You mentioned that you support more funding in general, but can you give us an example of a bill that the president has supported that did have some sort of appropriation tied to it?

Well, the Affordable Care Act repeal that the president put forward had funding attached to it for attacking the opioid epidemic.

But then that would have gutted Medicaid?

That's some folks' contention. Again, that's going to be up to Congress to sort out. I know that one of the ways that folks have talked about reforming health care is through Medicaid block grants. And there are different folks with different opinions about what would happen in different scenarios. At the end of the day, what I'm focused on is making sure we maintain funding to respond to the opioid epidemic, and I believe the president has expressed that he's behind that, also.

I want to ask you a little bit more about what's shaped your personal view on opioids. You were a practicing anesthesiologist during the early years of the epidemic. You've talked about being in the position of writing prescriptions for fentanyl and morphine. How did that on the ground experience shape your understanding of this crisis?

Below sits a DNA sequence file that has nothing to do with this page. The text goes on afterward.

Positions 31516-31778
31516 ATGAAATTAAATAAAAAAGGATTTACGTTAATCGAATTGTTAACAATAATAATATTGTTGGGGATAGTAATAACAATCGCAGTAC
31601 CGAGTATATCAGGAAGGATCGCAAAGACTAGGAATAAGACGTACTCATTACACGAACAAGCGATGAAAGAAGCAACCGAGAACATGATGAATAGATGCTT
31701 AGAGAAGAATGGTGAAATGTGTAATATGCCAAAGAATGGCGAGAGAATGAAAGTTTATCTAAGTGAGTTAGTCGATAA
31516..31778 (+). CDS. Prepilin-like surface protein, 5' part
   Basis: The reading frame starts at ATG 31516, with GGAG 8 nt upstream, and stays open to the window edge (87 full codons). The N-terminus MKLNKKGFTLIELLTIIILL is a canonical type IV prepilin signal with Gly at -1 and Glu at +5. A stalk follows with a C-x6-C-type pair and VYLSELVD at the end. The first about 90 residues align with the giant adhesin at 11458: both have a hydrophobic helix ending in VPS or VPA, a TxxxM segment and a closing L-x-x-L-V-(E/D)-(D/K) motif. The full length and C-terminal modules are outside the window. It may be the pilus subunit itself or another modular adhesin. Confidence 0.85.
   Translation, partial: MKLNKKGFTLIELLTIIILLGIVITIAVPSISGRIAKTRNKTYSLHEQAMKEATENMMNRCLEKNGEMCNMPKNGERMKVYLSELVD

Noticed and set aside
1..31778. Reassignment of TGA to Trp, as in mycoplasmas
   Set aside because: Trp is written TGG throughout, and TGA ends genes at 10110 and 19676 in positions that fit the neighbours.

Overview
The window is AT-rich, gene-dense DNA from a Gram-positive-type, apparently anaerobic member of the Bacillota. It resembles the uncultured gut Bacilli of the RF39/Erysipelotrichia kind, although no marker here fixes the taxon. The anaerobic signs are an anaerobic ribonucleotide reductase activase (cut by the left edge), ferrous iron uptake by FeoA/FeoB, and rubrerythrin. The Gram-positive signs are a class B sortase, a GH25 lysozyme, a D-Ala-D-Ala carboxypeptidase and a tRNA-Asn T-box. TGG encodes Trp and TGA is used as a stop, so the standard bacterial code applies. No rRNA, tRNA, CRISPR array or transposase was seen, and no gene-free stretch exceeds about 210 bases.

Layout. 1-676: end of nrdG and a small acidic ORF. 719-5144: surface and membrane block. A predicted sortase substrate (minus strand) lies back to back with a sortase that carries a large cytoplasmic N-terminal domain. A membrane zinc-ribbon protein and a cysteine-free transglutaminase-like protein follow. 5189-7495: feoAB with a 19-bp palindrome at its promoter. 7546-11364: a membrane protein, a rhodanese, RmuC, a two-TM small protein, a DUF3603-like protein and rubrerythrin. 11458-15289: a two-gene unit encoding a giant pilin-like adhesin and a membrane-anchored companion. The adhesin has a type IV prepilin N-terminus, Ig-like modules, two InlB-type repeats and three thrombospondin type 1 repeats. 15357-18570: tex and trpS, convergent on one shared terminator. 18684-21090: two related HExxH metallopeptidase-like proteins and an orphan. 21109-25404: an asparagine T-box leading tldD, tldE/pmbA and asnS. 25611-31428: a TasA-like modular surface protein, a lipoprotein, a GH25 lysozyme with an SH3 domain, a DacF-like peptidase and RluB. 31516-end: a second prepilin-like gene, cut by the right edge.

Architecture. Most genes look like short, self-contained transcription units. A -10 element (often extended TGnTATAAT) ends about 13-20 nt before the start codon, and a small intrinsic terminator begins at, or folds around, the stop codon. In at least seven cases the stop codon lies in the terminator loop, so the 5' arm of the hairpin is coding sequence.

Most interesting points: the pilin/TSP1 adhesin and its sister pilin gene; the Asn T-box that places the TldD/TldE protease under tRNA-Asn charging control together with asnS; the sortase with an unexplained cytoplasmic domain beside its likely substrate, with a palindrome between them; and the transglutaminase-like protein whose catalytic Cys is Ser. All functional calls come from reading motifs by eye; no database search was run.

Well, as a public health advocate again I was at the helm during the Scott County (in Indiana) HIV outbreak and saw firsthand the progression from overprescribing to heroin use and ultimately to HIV. So I've seen it play out in real life and had to deal with it a very real sense. As a physician, I've prescribed narcotics, I've prescribed naloxone to people. I know how these medications work and I feel that I'm in a key role in terms of being able to educate the public about what these drugs are and what they aren't....

Personally, I've dealt with it. I've visited my brother in state prison just recently. He's still trying to get treatment for his addiction so I want folks to understand, I share that story, because I want folks to understand that addiction is a chronic disease and that if we don't treat it as such, we will be doomed to continue in this vicious cycle.

A lot of people whose families have been touched the way that yours has are waiting for the president to take more substantive action. Many of them are saying they've heard promising statements, like the public health emergency declaration, but that they lack substance. So what would you tell them?